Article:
Truth-Telling and Reconciliation for Justice

Monday, January 21, 2019

By Alice Y. Hom, Director of Equity and Social Justice, Northern California Grantmakers

(The National Memorial for Peace and Justice | Montgomery, Alabama)
 

“True peace is not merely the absence of tension, it is the presence of justice” - Martin Luther King, Jr.

Today is Martin Luther King, Jr. Day and NCG’s recent trip to Selma and Montgomery, Alabama makes this day particularly relevant in connecting Dr. King’s fight for racial justice to our current political times. As I entered into the National Memorial for Peace and Justice I was greeted by the above quote on a wall of wooden slats that let in the sunlight on the cold day when we visited. I walked through huge steel monuments engraved with 4,400 names of African-American men, women, and children who were lynched between 1877 and 1950. Earlier that day, our group went to Selma and we sat in the Brown Chapel where we heard stories from two participants of the Selma to Montgomery marches. They shared stories from their teenage years as “foot soldiers”, with elders who strategized to fight for their right to vote. I felt the gravity and the awe of being in that church where Dr. King preached and others congregated and sang freedom songs to comfort and inspire them in their activism.

Bryan Stevenson, the founder and Executive Director of the Equal Justice Initiative, shared the story behind the creation of the National Memorial for Peace and Justice and the Legacy Museum. He had visited the Memorial to the Murdered Jews of Europe in Berlin and the Apartheid Museum in Johannesburg and thought that in the U.S., we didn’t have a memorial for the victims of white supremacy. Mr. Stevenson created an experience to confront Americans with the history of enslaved Black people and their lynching, to shift the narrative toward racial equity. By facing the stark reality of racial terror and talking about it, we can begin truth and reconciliation.

Truth and reconciliation are components of the W.K. Kellogg Foundation’s Truth, Racial Healing, and Transformation efforts which also includes their third annual National Day of Racial Healing, taking place on January 22. NCG is participating in the National Day of Racial Healing along with Southern California Grantmakers, who is one of Kellogg Foundation’s 14 anchoring collaborations focused on racial healing and transformation.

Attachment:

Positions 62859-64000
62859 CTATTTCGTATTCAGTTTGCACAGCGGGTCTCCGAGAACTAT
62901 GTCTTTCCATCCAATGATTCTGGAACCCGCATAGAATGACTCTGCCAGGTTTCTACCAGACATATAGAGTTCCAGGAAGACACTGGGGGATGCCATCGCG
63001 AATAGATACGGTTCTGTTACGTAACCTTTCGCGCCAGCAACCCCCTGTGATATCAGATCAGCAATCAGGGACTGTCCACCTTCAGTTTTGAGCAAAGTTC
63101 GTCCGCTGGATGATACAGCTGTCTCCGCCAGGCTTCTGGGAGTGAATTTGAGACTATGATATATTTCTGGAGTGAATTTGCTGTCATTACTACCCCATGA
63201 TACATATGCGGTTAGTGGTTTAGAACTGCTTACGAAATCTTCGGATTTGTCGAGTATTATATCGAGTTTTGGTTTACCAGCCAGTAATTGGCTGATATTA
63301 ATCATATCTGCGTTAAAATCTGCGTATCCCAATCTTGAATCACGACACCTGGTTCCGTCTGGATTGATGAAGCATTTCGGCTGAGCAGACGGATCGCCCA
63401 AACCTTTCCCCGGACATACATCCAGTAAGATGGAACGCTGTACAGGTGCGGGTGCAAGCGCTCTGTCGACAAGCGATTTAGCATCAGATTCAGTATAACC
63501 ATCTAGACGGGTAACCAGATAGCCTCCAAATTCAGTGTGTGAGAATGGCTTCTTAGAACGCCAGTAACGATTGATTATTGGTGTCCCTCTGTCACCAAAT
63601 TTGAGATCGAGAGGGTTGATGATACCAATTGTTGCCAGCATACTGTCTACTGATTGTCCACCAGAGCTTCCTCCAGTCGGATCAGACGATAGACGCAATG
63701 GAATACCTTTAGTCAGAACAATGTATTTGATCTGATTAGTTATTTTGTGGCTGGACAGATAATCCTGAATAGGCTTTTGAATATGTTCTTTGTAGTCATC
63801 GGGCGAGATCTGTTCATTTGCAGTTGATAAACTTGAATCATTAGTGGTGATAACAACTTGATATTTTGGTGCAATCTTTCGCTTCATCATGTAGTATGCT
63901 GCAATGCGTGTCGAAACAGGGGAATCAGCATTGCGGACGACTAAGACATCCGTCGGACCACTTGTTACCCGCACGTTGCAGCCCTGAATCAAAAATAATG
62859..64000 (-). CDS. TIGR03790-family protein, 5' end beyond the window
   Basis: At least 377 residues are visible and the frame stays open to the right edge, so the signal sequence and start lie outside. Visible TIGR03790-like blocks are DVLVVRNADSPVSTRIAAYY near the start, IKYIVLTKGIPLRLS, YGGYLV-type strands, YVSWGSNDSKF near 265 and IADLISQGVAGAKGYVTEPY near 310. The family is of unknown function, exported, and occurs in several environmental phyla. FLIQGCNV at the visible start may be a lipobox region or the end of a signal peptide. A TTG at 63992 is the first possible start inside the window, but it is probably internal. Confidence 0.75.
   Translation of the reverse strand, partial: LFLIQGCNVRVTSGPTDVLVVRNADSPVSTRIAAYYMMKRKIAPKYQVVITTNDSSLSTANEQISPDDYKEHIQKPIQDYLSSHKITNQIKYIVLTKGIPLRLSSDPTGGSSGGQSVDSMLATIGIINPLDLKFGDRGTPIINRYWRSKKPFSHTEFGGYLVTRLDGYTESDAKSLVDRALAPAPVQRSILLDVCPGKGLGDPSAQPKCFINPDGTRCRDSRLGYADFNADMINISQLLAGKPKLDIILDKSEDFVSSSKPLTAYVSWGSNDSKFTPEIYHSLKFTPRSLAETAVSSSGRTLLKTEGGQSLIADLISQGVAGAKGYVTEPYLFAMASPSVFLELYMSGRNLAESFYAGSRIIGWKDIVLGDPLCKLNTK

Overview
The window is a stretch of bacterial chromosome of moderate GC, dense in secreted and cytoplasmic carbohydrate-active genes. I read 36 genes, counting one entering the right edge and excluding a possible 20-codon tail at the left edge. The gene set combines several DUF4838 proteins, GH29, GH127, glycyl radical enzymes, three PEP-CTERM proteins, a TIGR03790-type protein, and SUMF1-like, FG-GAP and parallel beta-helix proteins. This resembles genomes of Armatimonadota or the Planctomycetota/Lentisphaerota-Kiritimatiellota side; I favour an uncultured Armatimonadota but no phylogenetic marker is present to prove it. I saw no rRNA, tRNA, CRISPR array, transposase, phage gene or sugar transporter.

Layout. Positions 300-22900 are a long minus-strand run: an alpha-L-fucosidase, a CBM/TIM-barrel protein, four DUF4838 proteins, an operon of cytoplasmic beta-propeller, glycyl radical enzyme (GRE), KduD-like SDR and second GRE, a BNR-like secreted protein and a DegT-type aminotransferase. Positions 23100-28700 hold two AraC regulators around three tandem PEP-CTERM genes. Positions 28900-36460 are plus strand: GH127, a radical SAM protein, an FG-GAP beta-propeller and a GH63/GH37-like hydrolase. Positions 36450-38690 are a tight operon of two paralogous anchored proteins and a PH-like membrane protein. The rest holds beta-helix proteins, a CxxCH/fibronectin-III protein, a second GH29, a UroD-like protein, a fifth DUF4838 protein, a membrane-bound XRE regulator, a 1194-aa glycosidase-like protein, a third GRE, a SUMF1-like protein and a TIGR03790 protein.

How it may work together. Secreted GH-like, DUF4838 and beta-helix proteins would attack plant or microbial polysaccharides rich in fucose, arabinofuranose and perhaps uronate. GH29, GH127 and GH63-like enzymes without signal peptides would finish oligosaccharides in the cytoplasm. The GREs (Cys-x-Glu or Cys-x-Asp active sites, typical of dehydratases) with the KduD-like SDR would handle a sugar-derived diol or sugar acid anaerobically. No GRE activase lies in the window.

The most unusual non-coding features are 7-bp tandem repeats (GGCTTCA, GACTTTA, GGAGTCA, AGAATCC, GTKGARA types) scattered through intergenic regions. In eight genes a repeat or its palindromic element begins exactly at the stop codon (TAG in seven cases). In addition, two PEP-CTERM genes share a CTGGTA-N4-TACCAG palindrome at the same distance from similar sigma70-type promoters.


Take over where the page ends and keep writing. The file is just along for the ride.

As we tie the lessons from Montgomery to Dr. King’s invocation that we move beyond the absence of tension, through to Bryan Stevenson’s invitation to confront our history with slavery and lynching, I offer these recommendations. You can choose from the personal, professional, and the political because there are multiple ways to practice racial healing and to aim for Dr. King’s vision of justice. 

1. CONNECT
Take some time to connect with others, whether in your family, your workplace, or community to have conversations about race and racism and help normalize sharing these kinds of stories. Volunteer with an organization that address the needs and issues of communities of color and be in collective action for racial equity.
 
2. REFLECT
Think about your organization’s internal and external work to promote diversity, equity, and inclusion? Are there areas to improve the work of your organization and opportunities to raise DEI concerns with the staff and board? What do you need to have this courageous conversation within your organization? NCG can help you identify ways to have this conversation and do this work.
 
3. PRACTICE
There are many opportunities to participate and to practice being a promoter and ally for racial justice. Read this article, This is what an anti-racist America would look like. How do we get there? by Ibram X. Kendi. Attend the Othering and Belonging Conference April 8-10 in Oakland, organized by the Haas Institute for a Fair and Inclusive Society.   
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